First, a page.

It’s strange being out here without a goal. I finish school this week, finally graduating, but it’s strange. I’m not looking to live in Taiwan forever, but that’s not a goal. To learn and experience? That’s more of a direction. One of the other teachers asked me if I was just going to move and start again, but even that implies that I’m building a life I plan to stay in. I had those goals once, marriage, kids, old age, and death, but that life didn’t survive.
Most people pick up the pieces and try again, but it feels like I just left it on the floor this time. A mess that no one else will clean up, but that I really don’t have the will to. Maybe I need the right person, but I have lived most of my life alone. It’s not a bad thing, but it’s not how I saw myself ending up either. Unfortunately, the path I have chosen is not one that is easy, or common. It is more likely that I will be alone on this path, if not certain.
I put in for the Peace Corps again, now that I have my degree. With my skillset, I’ll probably end up teaching English somewhere else, but the best part about the Peace Corps is that so much more is required. Community building, cultural interaction, and a depth that the jobs I have had before never offered. Most teachers I know are looking for money, a long vacation, or a life beyond their home countries. I love what I do, but I could do so much more. Now that I’m out of school, maybe I will start to really know this place.
I have been focusing more on my Mandarin now that I have no homework, but it’s funny how the brain works. Someone mentioned that they might need me to cover a Spanish class, so I started to review my Spanish in my head. Then, I headed to Wai’ao, the beach east of Taipei. By the time I got there I couldn’t speak Mandarin anymore. I could understand it, but my brain reverted to giving me answers in Spanish. It was like when I first arrived, with no real ability to communicate. It took me months to be able to order food here, and minutes to lose it.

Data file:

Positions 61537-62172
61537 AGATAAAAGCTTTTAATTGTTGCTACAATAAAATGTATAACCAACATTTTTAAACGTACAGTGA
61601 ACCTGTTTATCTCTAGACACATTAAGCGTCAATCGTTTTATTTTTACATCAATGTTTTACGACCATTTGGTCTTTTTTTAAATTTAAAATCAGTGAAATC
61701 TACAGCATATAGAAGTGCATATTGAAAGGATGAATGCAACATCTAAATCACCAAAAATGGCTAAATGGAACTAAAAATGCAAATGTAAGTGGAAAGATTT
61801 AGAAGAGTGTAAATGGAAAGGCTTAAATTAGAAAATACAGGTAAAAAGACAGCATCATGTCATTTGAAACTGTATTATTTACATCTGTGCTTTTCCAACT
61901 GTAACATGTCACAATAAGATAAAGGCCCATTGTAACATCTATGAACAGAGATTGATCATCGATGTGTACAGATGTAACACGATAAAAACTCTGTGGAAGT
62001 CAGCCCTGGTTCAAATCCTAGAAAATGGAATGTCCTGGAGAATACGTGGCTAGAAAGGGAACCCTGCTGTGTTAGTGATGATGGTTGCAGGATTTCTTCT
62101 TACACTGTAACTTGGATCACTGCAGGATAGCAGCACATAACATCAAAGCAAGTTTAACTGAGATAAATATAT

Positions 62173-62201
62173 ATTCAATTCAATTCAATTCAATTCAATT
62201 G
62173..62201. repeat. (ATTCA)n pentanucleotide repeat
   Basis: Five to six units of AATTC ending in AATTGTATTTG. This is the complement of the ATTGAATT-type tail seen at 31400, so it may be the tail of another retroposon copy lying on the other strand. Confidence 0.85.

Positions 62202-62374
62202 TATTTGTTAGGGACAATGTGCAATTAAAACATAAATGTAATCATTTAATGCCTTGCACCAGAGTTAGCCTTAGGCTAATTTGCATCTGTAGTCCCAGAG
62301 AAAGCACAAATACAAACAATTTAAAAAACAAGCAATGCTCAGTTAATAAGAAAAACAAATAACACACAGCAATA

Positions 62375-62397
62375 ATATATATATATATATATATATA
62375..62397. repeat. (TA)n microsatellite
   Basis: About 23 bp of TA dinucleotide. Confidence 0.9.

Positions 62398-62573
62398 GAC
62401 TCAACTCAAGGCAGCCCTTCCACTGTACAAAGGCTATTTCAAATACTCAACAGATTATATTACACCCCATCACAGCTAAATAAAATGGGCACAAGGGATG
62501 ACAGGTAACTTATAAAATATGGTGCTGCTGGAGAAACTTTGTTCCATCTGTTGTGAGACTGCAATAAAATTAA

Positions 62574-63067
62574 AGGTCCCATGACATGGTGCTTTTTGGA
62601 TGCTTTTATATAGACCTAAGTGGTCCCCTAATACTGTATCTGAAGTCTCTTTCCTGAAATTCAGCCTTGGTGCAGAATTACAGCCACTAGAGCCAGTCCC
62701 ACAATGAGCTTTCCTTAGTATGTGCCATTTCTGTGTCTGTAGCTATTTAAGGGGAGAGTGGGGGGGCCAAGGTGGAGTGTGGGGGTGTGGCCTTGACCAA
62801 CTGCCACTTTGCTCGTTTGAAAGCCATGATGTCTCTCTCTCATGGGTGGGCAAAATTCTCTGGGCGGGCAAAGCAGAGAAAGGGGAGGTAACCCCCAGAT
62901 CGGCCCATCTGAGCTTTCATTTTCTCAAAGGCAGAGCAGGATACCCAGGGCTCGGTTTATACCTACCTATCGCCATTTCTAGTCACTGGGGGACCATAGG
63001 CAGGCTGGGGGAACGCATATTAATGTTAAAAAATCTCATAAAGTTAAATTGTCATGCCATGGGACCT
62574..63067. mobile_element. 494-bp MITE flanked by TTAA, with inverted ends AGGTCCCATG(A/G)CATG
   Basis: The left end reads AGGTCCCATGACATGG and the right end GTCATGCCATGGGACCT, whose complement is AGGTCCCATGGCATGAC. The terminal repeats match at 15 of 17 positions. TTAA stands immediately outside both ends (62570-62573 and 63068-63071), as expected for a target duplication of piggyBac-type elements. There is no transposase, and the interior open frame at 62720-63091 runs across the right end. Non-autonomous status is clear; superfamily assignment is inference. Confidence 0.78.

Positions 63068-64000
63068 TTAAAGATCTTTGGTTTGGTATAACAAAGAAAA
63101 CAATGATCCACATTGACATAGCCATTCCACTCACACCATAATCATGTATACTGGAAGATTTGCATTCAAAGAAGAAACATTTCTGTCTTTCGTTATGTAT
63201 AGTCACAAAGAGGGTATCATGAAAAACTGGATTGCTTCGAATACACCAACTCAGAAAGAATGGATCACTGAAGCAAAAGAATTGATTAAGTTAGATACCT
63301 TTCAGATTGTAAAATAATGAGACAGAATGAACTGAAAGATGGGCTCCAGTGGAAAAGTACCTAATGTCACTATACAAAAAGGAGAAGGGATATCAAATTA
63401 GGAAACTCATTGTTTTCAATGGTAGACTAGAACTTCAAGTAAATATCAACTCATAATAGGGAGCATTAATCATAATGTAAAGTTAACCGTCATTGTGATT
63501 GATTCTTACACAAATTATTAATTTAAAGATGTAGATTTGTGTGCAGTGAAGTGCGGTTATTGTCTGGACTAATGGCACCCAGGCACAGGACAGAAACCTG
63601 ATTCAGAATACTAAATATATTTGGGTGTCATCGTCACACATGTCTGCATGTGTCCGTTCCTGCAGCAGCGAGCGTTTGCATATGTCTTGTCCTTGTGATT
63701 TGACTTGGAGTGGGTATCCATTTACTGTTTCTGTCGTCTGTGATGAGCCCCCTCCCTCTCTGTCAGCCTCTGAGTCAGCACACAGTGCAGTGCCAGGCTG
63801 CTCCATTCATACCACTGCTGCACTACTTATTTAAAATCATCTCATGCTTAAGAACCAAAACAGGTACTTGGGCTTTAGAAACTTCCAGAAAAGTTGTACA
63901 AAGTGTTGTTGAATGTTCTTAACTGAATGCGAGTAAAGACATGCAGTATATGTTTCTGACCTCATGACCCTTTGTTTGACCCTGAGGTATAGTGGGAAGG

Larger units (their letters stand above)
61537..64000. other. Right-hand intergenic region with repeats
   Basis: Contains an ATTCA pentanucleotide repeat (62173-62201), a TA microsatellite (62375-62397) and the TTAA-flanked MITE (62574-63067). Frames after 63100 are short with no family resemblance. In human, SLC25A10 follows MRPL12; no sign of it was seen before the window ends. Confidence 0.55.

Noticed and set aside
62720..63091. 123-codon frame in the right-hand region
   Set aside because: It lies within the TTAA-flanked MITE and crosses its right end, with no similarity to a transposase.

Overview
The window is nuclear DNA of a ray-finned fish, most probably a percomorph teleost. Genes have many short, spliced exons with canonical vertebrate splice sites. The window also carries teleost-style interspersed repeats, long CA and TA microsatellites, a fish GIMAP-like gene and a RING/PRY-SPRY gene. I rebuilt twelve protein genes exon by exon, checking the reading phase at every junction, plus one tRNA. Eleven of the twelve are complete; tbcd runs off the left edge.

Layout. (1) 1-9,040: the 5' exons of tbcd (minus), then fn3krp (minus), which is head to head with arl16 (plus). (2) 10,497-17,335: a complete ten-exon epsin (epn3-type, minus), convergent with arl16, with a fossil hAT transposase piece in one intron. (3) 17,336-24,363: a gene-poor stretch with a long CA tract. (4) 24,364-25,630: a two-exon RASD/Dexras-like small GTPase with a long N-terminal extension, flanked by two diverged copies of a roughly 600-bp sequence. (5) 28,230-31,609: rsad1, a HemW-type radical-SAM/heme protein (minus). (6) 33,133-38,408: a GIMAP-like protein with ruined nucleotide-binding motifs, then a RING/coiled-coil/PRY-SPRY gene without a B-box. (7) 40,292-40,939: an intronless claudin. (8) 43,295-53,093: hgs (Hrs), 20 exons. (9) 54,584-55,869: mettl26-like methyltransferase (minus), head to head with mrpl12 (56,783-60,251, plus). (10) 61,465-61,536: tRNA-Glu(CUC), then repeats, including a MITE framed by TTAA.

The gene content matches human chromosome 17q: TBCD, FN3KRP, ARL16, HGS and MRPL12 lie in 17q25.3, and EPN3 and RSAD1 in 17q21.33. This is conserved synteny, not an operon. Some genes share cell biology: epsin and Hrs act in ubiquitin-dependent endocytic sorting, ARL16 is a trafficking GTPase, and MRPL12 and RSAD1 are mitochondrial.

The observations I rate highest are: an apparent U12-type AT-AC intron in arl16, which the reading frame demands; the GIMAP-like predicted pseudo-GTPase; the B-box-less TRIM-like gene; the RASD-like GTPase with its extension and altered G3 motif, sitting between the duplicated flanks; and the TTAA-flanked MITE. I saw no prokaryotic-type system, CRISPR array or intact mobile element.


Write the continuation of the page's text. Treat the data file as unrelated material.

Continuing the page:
The beach was nice, clean, and so much like home. That might just be my heart seeing the ocean again, but it reminded me of Coronado. The water was cleaner, but there were no waves to stir up the sand. There were crabs and fish everywhere, and it was amazingly calm. I stayed at a hostel next to a white building that looked like it belonged in the Middle East. Beautiful architecture, pointed spires, and high walls. I heard it belonged to a businessman who converted to Islam, and it looks the part, so out of place among the worn concrete buildings that are so common in Taiwan.
The food was boring, the waves were dead, and the heat was intense, but it was one of the best vacations I’ve had. I filled my days with swimming and naps, with an occasional walk on the beach. I practiced forms a bit, and it’s amazing how difficult it is to do them in a foot of water. I expected the water to push and pull, but the sand washed out from under my feet, making it difficult to judge where the next step should be. I laughed, and fell, more than once.
It’s good to have time to think, and it’s good to know the direction I am headed in, but I wonder how long it will be before I have a concrete goal again. For now, I am glad to have the life I lead, and for today, all the pain was worth it.